By Peter Dean

From the late 1880s on, many Torontonians built summer homes on Toronto Island to escape the summer heat in the city.  Wealthy families like the Masseys and the Gooderhams, who were among the founding members of the Royal Canadian Yacht Club, built grand, summer homes along  Lakeshore Avenue (on the Boardwalk) from Ward's west to Centre Island on 50 by 200 foot lots from the lakefront to Cibola Avenue and the lagoon.

Before the Second World War, 750 summer homes and more modest cottages existed on the Island extending from Hanlan's Point to Ward's.  In response to Toronto?s post-war housing shortage after the war, many Island houses became occupied year-round.

Soon after the creation of the Metropolitan Toronto government in 1953, the new Metro Parks department decided to demolish all the houses on the Island to eliminate problems caused by periodic flooding (in 1947 and 1952, for example) and to create a vast, empty public park, even though at the time more than half the Island was public space.

In 1954 Metro parks started demolishing Island homes on Hanlan's Point and proceeded easterly.

By 1968, they had reached Lakeshore. You can still see stone remnants of front walls built to protect residents from waves before the seawall was raised in 1952, remnants of gardens (lilacs, spirea, mock orange, raspberries) and even some original house foundations.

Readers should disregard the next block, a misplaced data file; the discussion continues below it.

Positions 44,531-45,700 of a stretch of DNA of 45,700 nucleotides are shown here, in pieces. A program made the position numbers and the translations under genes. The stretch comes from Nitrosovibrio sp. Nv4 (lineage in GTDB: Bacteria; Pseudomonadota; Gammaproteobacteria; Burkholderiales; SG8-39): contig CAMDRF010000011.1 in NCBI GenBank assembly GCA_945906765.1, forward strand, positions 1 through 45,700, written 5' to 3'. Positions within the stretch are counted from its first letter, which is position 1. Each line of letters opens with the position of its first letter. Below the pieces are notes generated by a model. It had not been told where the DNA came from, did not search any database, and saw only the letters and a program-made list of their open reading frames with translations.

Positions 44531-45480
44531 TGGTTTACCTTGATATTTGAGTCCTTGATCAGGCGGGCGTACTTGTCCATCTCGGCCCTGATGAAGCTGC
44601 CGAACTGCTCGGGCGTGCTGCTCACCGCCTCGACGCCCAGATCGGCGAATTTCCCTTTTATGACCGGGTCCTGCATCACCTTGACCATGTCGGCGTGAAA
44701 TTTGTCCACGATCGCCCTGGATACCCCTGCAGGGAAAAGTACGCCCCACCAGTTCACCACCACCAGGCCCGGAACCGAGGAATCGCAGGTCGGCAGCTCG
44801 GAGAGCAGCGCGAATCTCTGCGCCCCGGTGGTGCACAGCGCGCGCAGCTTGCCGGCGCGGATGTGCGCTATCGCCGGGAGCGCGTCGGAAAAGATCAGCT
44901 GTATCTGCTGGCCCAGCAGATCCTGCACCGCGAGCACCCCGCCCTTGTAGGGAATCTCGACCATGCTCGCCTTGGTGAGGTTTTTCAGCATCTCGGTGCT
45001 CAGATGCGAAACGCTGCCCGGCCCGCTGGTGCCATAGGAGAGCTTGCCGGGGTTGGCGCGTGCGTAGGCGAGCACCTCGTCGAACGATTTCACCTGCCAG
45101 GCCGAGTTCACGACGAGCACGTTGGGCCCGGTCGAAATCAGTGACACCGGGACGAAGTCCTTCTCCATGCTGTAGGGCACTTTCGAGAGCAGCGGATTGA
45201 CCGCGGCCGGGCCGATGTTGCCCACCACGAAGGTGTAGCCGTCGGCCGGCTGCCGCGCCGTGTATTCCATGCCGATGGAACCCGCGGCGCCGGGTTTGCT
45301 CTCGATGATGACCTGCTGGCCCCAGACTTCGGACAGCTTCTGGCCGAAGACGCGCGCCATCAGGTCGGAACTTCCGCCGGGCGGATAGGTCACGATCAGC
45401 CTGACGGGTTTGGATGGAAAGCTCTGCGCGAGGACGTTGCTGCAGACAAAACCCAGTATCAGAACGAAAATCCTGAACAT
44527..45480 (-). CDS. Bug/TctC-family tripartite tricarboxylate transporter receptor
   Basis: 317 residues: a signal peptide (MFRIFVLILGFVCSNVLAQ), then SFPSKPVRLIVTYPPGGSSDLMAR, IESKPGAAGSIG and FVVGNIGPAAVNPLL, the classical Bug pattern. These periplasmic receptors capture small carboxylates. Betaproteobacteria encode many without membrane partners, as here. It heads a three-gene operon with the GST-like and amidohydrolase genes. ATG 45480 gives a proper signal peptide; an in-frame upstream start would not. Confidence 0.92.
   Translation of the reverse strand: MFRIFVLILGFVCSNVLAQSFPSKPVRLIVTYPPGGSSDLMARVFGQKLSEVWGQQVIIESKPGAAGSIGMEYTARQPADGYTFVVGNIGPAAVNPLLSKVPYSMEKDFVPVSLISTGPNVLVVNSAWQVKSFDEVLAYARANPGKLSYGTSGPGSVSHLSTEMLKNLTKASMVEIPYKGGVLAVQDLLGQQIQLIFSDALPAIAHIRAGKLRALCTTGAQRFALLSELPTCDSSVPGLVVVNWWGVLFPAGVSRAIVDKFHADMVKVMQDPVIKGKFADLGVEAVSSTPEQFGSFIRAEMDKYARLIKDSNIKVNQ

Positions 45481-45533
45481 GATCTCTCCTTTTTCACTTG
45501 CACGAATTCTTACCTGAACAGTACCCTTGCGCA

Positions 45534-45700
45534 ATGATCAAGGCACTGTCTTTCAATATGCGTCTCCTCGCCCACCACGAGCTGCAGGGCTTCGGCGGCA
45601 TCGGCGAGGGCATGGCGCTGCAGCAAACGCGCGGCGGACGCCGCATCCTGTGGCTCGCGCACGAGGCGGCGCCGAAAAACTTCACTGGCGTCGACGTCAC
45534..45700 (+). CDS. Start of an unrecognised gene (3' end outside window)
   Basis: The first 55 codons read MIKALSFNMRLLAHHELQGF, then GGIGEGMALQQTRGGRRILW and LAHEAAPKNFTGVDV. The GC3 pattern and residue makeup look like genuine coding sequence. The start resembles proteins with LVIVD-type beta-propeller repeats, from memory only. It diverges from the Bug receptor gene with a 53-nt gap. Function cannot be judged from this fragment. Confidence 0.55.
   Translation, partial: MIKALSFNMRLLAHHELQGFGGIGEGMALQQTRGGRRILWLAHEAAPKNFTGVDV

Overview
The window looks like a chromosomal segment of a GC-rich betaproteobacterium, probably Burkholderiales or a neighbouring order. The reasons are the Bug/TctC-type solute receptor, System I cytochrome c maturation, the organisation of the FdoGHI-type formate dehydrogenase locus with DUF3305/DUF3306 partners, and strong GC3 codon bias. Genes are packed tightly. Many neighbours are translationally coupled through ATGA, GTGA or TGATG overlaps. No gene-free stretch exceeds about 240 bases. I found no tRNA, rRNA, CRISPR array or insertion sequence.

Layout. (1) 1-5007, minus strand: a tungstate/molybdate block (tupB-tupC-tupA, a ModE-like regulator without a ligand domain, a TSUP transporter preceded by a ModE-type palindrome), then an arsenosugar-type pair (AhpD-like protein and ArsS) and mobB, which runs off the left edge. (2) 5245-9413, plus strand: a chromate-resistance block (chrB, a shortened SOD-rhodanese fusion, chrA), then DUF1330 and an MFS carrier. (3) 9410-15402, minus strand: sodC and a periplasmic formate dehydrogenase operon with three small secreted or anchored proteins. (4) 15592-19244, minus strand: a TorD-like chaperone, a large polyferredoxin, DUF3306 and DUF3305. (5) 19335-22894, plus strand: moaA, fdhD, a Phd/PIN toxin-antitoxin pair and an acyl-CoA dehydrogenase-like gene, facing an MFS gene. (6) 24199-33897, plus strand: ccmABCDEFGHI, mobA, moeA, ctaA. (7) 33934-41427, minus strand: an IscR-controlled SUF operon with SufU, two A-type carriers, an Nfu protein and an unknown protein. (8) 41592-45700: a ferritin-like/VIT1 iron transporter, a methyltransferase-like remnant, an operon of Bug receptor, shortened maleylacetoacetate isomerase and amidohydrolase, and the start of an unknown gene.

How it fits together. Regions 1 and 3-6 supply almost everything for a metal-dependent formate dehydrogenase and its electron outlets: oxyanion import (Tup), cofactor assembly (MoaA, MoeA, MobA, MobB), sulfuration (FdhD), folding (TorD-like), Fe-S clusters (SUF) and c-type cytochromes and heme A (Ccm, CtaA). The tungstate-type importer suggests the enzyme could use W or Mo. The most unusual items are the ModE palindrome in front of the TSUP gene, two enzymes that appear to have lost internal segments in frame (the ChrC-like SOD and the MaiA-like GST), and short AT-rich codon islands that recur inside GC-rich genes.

The Rectory and the Shaw House to the west are the only survivors of Metro Toronto's raizing of the Island in the 1960s.

The Rectory is a two-story, stucco residence built in 1948 by the engineer who rebuilt the seawall along the boardwalk. Presumably, he used the same construction techniques in the house as on the seawall - poured reinforced concrete. Thus, Metro couldn't demolish his house with their bulldozers as they did the other, wood-frame houses at Hanlan's, Centre and along the Boardwalk. For many years after the demolitions, the Rectory housed the priest in charge of the Church of St. Andrew-by-the-Lake at Centre hence, its name. Later it served as an annex to the Sunshine Seniors Centre (to the east). Eventually, after the community-saving legislation was passed in 1993, the building became part of the Land Trust, and now contains offices and community meeting rooms as well as The Rectory Café and Island Art Gallery

Peter Dean, a thirty-year Island resident is co-author with Linda Rosenbaum of
The Essential Toronto Island Guide.

Recent History

For over ten years, The Rectory has been owned and operated by three partners; Sarah Willinsky and Ken McAuliffe (Toronto Island Residents) and Mark Samuel (Historic ties to the Island Yacht Club). The Rectory has evolved into a special "Escape by the Lake" and has consistently been voted one Toronto's best patios throughout the last decade. We invite you to RELAX and enjoy.

Executive Chef: Scott Cooney